What is more, from Answers to Parliamentary Questions I discovered that the phrase "administrative staff" does not include clerical staff. The phrase is… administrative staff other than clerical grades.But in 1970 the administrative staff, including clerical grades, in the National Health Service numbered 58,262. By 1973, it was 69,417. The rise between 1973 and 1974, about which I have been unable to obtain figures, much to my regret, has been astronomical. This is the work of the party that claims to represent taxpayers and ratepayers, to be the party of good management, the party concerned about people.
In local government we see the handiwork of the right hon. Member for Worcester (Mr. Walker), who, again, I am sorry not to see in his place, because I also wrote to him saying that I intended to refer to his handiwork in this debate. 675 The official Opposition are gluttons when it comes to expenditure. In 1970–71, the annual expenditure on salaries and wages alone in local government in England and Wales was £2,708 million. By the time the right hon. Member for Worcester completed his term of office, that had already risen in 1973–74 to £4,300 million. In that period, the number of staff had increased by nearly 300,000. At the very least, the figure today is 100,000 more than that.
I shall not refer to the expenditure on water services and on other public bodies. It is sufficient for my purposes to cite the two examples that I have given. If there was ever a contribution by any Government to inflation, through excessive expenditure this was it.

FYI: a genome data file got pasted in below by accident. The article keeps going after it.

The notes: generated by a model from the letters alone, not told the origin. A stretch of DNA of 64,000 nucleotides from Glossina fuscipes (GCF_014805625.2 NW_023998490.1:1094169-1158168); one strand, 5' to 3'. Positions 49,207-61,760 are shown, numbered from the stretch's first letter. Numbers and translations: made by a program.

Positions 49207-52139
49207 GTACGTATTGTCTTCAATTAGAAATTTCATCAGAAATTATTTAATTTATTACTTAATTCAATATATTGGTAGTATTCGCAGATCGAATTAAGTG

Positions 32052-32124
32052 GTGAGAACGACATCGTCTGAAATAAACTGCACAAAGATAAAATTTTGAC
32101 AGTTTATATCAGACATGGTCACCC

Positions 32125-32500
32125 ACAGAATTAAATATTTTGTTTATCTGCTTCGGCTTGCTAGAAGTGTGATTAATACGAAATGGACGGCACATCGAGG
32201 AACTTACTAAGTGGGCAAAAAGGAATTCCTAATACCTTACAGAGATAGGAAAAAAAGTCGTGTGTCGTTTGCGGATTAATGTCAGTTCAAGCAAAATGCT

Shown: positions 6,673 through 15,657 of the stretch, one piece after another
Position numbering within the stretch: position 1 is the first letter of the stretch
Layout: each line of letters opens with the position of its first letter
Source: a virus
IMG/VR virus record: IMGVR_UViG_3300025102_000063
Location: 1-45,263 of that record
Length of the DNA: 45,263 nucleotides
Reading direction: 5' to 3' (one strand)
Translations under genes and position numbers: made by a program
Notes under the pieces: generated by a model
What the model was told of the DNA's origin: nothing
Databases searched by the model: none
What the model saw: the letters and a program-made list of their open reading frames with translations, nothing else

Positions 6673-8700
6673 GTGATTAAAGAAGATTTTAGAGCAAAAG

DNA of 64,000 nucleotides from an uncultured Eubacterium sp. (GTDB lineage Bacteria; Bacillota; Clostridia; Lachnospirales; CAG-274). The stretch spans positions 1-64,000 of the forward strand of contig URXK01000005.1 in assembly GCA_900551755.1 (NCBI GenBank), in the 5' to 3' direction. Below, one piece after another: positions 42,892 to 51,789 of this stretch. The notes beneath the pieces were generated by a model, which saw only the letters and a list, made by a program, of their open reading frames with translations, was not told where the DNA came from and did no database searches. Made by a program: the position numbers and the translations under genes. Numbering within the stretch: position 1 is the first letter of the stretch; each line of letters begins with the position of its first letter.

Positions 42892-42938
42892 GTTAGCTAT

We read in our newspapers this evening of the miners being awarded £198 million additional pay, which is the highest in their history. Perhaps it cannot be justified, but it is small fry compared with these figures which I have cited, and at least the miners produce coal, which is a cheaper source of energy than oil from the Arabs, whereas the administrative industry actually produces nothing. It feeds upon itself.
I can imagine the feelings of wage earners when they read that under the proposals of the right hon. Member for Worcester for the reform of local government, Mr. Race, the ex-chief surveyor of Derbyshire, aged 49, who was not appointed in the new authority, has said publicly that his compensation over a period of 14 years will be in excess of £100,000. If the previous Government and the local authorities had all this money to throw away, can they be surprised that they found it impossible to persuaded working people to accept wage restraint, as undoubtedly they should have done?